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Galactosemia

By

Matt Demczko

, MD, Sidney Kimmel Medical College of Thomas Jefferson University

Last full review/revision Apr 2020| Content last modified Apr 2020
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Galactosemia is a carbohydrate metabolism disorder Overview of Carbohydrate Metabolism Disorders Carbohydrate metabolism disorders are errors of metabolism that affect the catabolism and anabolism of carbohydrates. The inability to effectively use metabolites of carbohydrates accounts for... read more caused by inherited deficiencies in enzymes that convert galactose to glucose. Symptoms and signs include hepatic and renal dysfunction, cognitive deficits, cataracts, and premature ovarian failure. Diagnosis is by enzyme analysis of red blood cells and DNA analysis. Treatment is dietary elimination of galactose. Physical prognosis is good with treatment, but cognitive and performance parameters are often subnormal.

Galactose-1-phosphate uridyl transferase deficiency

This deficiency causes classic galactosemia. Incidence is 1/62,000 births; carrier frequency is 1/125. Infants become anorectic and jaundiced within a few days or weeks of consuming breast milk or lactose-containing formula. Vomiting, hepatomegaly, poor growth, lethargy, diarrhea, and septicemia (usually Escherichia coli) develop, as does renal dysfunction (eg, proteinuria, aminoaciduria, Fanconi syndrome), leading to metabolic acidosis Metabolic Acidosis Metabolic acidosis is primary reduction in bicarbonate (HCO3−), typically with compensatory reduction in carbon dioxide partial pressure (Pco2); pH may be markedly low or slightly subnormal... read more and edema. Hemolytic anemia Overview of Hemolytic Anemia At the end of their normal life span (about 120 days), red blood cells (RBCs) are removed from the circulation. Hemolysis is defined as premature destruction and hence a shortened RBC life span ( read more Overview of Hemolytic Anemia may also occur.

Without treatment, children remain short and develop cognitive, speech, gait, and balance deficits in adolescence; many also have cataracts, osteomalacia (caused by hypercalciuria), and premature ovarian failure. Patients with the Duarte variant have a much milder phenotype.

Galactokinase deficiency

Patients develop cataracts from production of galactitol, which osmotically damages lens fibers; idiopathic intracranial hypertension (pseudotumor cerebri) is rare. Incidence is 1/40,000 births.

Uridine diphosphate galactose 4-epimerase deficiency

There are benign and severe phenotypes. Incidence of the benign form is 1/23,000 births in Japan; no incidence data are available for the more severe form. The benign form is restricted to red and white blood cells and causes no clinical abnormalities. The severe form causes a syndrome indistinguishable from classic galactosemia, although sometimes with hearing loss.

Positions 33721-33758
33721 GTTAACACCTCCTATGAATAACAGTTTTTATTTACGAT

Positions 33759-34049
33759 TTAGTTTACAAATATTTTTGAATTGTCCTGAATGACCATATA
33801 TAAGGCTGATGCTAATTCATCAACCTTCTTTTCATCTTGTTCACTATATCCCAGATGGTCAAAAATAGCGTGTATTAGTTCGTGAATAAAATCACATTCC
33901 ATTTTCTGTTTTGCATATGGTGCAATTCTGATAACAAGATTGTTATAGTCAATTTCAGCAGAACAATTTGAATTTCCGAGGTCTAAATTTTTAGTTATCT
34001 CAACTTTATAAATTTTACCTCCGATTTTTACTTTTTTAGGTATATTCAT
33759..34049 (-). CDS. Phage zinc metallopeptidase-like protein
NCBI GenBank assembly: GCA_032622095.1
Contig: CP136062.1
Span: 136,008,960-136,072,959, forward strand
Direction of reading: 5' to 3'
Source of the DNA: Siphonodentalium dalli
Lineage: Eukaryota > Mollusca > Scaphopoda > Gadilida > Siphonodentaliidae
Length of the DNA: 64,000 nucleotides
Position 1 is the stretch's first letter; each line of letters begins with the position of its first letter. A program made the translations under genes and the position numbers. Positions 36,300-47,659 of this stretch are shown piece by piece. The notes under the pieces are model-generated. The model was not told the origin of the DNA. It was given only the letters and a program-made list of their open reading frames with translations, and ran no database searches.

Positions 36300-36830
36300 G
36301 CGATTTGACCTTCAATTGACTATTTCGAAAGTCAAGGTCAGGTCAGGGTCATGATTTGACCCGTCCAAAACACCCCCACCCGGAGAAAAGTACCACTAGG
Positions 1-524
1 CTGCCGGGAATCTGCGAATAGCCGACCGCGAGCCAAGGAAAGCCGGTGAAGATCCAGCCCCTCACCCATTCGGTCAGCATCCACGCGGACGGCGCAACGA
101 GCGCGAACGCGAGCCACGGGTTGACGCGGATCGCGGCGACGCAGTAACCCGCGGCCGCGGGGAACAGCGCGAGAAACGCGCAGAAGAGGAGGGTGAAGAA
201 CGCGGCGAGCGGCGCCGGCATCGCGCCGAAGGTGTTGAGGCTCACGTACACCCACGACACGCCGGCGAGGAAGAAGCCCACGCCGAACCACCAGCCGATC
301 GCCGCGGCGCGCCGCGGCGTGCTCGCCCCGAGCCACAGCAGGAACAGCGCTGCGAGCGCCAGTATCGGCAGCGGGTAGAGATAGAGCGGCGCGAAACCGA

Diagnosis of Galactosemia

  • Galactose levels

  • Enzyme analysis

Diagnosis of galactosemia is suggested clinically and supported by elevated galactose levels and the presence of reducing substances other than glucose (eg, galactose, galactose 1-phosphate) in the urine; it is confirmed by DNA analysis or enzyme analysis of red blood cells, hepatic tissue, or both. Most states require routine neonatal screening Screening Tests for Newborns Hand washing is critical for all personnel to prevent transmission of infection. Active participation in the birth by the mother and her partner helps them adapt to parenting. Immediately at... read more Screening Tests for Newborns for galactose-1-phosphate uridyl transferase deficiency. (Also see testing for suspected inherited disorders of metabolism Initial testing Most inherited disorders of metabolism (inborn errors of metabolism) are rare, and therefore their diagnosis requires a high index of suspicion. Timely diagnosis leads to early treatment and... read more .)

Treatment of Galactosemia

  • Dietary galactose restriction

Treatment of galactosemia is elimination of all sources of galactose in the diet, most notably lactose (a source of galactose), which is present in breast milk, all dairy products, including milk-based infant formulas, and is a sweetener used in many foods. A lactose-free diet prevents acute toxicity and reverses some manifestations (eg, cataracts) but may not prevent neurocognitive deficits. Many patients require supplemental calcium and vitamins. For patients with epimerase deficiency, some galactose intake is critical to ensure a supply of uridine-5-diphosphate-galactose (UDP-galactose) for various metabolic processes.

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